Civil and Human Rights

U.S. Supreme Court to hear Florida case that could change death-penalty practice

Florida is one of the only states that doesn’t require unanimous jury vote for death penalty


By Elyssa Cherney


The U.S. Supreme Court will hear arguments today in a Florida case that questions the state’s outlier practice of allowing a divided jury to recommend the death penalty.


The high court is considering a 1998 Pensacola murder case, Timothy Lee Hurst V. State of Florida, where a 19-year-old was convicted of murdering his Popeye’s fried chicken manager and leaving her bound and stabbed body in the restaurant’s freezer.


Florida, with the nation’s second-highest death row population, is one of the only states where a judge can give someone the death penalty even if some jurors disagree, according to case filings and experts. Some state legislators sought to reform that last year but couldn’t get the bill to a vote.


Brianne Gorod, an appellate lawyer with the Constitutional Accountability Center in Washington D.C., said she predicts the court to rule against Florida because the Supreme Court has emphasized the importance of juries. 


“This idea that a simple majority is sufficient to recommend the state’s harshest sanction is really at odds with that,” said Gorod, who worked on a brief in support of Hurst.


As it stands now, jurors individually consider what are known as “aggravating factors” and weigh them against evidence the defense presents about why the defendant’s life should be spared. The judge decides the punishment after getting a recommendation from the jury.


In court filings, Attorneys for Hurst, now 36, posed several questions to the justices, including whether Florida’s death-sentencing procedure violates the Sixth and Eighth Amendments. A separate issue is whether the practice clashes with an earlier Supreme Court case, which held a judge cannot make factual findings about capital crimes.


In response, the state contends there is nothing unconstitutional about Florida’s sentencing procedure because the judge and jury work together in determining the punishment.


“Florida’s system, which divides sentencing responsibility between judge and jury, leaves the ultimate decision with the judge, but still provides for a jury determination of whether there is at least one aggravating circumstance —meaning the jury decides whether there are sufficient facts making the defendant eligible for the death penalty,” according to a brief filed by the attorney general’s office.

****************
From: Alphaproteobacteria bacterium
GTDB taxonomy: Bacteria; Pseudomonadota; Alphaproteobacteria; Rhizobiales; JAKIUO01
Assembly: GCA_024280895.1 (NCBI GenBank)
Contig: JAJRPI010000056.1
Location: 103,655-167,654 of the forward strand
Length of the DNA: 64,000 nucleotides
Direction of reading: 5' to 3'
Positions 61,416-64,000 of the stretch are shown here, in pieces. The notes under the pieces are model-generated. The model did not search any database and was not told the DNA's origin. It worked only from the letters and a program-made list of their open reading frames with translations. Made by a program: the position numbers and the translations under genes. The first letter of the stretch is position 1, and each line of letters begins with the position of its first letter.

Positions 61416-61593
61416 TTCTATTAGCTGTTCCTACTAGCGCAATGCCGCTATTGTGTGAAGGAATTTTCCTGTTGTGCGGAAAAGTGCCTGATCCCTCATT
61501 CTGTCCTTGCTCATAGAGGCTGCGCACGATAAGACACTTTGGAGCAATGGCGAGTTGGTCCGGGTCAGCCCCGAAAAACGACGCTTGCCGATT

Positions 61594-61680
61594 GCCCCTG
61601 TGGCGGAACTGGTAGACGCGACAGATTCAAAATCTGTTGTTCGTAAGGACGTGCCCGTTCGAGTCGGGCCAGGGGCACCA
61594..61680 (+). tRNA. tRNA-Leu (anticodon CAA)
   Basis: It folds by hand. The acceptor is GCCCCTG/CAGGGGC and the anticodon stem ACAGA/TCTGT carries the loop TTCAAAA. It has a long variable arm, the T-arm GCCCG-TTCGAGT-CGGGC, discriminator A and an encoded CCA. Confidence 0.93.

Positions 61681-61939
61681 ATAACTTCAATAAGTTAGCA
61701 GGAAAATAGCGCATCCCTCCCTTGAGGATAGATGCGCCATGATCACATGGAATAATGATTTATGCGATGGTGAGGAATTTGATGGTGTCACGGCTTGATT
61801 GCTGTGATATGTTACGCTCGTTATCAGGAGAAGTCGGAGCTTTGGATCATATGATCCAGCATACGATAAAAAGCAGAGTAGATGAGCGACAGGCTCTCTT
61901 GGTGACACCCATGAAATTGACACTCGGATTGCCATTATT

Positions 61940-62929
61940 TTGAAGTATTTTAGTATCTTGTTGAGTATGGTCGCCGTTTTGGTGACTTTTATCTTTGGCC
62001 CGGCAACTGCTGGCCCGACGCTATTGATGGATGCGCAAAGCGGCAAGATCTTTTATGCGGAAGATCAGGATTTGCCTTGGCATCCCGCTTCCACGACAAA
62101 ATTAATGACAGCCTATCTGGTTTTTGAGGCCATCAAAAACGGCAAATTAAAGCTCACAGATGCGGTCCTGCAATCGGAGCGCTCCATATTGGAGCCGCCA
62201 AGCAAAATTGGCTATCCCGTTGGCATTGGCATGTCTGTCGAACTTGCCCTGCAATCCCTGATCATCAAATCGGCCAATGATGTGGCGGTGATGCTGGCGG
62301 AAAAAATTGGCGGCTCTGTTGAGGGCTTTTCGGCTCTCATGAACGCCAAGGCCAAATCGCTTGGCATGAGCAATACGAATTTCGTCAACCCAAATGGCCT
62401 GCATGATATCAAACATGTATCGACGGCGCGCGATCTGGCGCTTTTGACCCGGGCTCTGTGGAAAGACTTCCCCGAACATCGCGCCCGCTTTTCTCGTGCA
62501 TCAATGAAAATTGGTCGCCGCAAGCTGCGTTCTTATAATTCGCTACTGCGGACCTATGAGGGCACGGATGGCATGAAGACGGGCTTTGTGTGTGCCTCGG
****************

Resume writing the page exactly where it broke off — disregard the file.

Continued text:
Florida also stands out by leading the country with the most death row exonerations — 25 since 1973, according to the Death Penalty Information Center, a Washington D.C.-based nonprofit.


With 395 people on death row, Florida’s population of the condemned is second only to California, which has 746 people awaiting death, according to the group.


It’s too soon to say what impact, if any, the case could have on those awaiting execution in Florida. A ruling in Hurst would apply to future cases and the state would likely have to deal with retroactivity in a separate legal battle, Gorod said.


Also unknown is how the case will affect ongoing death penalty cases in Orange County. A jury in August convicted Bessman Okafor of first-degree murder for a witness execution plot in 2012 and recommended, by a an 11-1 vote, that he should get the death penalty for it. He hasn’t yet been sentenced.


The death-penalty trial for Sanel Saint Simon, the man accused of killing his girlfriend’s teenage daughter, is scheduled for 2016.


Orange-Osceola Chief Judge Frederick Lauten said Monday the circuit must continue conducting its practices as usual while the U.S. Supreme Court case is pending.


“There’s really little else that we can do,” he said. “We can’t change the procedures and we can’t change the law — only the Florida Supreme Court or the U.S. Supreme Court can do that.


“Some judges try to anticipate where the changes are coming … and that’s like reading tea leaves.”


Meanwhile, change could also be stirring in the Legislature.


For the past two years, Sen. Thad Altman, R-Rockledge, and Rep. José Javier Rodríguez, D-Miami, have filed bills to require unanimous jury recommendations for death sentences.


The bill cleared a state Senate committee for the first time last year, but never made it to the floor.


The legislators are trying again for the 2016 session.


Rodriguez said it’s important to work on the bill before the Supreme Court issues its decision so the state isn’t left unprepared if it needs to revamp its procedures.


“However you feel about the death penalty, that would wreak havoc on the criminal justice system in a number of ways,” he said. “We can’t fix all of that havoc, but if we pass this bill, at least going forward we wouldn’t be putting this burden on the victims, the death row inmates, the judges and the state attorneys.”

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